|Thank you so much for the photos!|
This week has been hectic and stressful. Unfortunately, I was on the phone with the vet earlier in the week, because Harley was not feeling well. He was going off his feed and acting like his tummy hurt. Harley has never colicked before and only refused dinner when he was ill last December. The vet came out and did an exam. He was bright-eyed and social by the time our vet arrived. Nothing like presenting a perfectly healthy and happy-looking "child" to the doctor, although I am not complaining! We are not really sure what the problem was. He could have had a low-level colic, was having trouble with the heat, as it has been unseasonably warm here, or something else which is not obvious at the moment. Of course, we will all be keeping an eye on him and I am happy to report that he has been eating his dinner voraciously since his exam. I can't help feeling nervous about it, but I am confident that Harley will let me know if something is not right. When I was wondering if I should call the vet and asked this question aloud, Harley started raising his head and neck high in the air and doing the Flehmen response over and over again. It was not your typical "Look at me. I am cute." behavior, it was definitely more like "Look at me. I am acting weird, so you notice that I do not feel normal." My vet trusted my judgement. She said that I know my horse and he knows that I will listen to him.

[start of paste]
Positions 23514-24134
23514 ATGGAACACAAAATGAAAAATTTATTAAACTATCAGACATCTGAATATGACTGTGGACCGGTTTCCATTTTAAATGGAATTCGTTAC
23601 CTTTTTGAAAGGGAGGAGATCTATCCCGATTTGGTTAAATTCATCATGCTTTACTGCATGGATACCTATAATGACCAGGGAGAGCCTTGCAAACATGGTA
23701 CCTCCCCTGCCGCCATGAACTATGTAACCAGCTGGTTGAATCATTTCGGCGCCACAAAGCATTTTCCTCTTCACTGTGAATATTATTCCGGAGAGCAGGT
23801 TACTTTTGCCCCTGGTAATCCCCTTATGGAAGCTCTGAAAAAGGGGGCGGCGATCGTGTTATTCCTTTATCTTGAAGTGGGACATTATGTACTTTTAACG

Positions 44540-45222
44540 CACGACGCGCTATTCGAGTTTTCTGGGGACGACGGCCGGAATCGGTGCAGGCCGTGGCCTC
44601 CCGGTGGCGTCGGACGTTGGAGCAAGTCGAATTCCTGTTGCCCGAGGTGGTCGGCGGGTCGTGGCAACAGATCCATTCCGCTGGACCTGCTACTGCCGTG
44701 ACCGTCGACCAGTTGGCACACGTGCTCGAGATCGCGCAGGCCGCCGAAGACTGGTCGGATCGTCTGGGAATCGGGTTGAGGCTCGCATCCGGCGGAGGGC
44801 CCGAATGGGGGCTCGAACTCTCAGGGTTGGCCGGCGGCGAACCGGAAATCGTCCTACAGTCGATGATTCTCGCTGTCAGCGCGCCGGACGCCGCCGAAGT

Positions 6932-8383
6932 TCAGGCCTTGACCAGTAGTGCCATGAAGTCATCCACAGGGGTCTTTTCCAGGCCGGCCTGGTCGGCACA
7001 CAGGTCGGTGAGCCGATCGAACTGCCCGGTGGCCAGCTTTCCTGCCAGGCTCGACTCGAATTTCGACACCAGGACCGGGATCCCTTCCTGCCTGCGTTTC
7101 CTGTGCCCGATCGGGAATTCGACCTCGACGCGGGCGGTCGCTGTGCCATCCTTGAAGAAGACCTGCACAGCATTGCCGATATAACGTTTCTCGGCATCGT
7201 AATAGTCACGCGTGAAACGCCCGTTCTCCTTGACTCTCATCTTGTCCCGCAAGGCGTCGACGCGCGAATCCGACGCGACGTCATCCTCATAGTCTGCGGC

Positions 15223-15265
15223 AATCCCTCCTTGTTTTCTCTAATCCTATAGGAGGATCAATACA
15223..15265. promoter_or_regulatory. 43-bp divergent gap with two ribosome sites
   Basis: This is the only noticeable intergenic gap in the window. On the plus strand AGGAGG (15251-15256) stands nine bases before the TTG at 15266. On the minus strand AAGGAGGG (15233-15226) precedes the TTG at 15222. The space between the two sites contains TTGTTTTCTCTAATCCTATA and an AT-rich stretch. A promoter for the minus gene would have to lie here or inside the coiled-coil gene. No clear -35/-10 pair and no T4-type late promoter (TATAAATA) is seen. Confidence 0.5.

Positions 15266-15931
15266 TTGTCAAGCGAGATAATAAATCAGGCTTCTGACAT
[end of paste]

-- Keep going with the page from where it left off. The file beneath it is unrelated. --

Thankfully, the vet's visit was positive and yielded unexpected delight. She was raving about Harley's weight. She said that he is a "6"! What?! I think that she was being overly generous, because she knows how difficult it has been to get him to put on weight. Between his teeth, his metabolism, and his high-energy personality, putting condition on him has not been easy. I never in a million years thought that my horse would gain weight over the winter. That alone tells you how mild our weather was this year. The downside is that we barely had a hard-freeze, so there are a lot of plants and other organisms that simply did not die or go dormant. Pollen, fungi, and other pesky critters will probably be a problem early this year. I have already found a couple ticks on Harley and his paddock mate is having some issues with his skin, probably from the persistent mud and the microbial life which it is certainly housing. Let's just say that the vet was very busy during her barn visit. As a teacher, I know what it is like to be bombarded with questions, but even I was amazed by how my vet just takes everything in stride and at the end of an already long day. I do not think that I could do her job. There are no "breaks" when you are a vet, especially when you have your own business.
|Who is this round pony? Looking good, Mr. Harley!|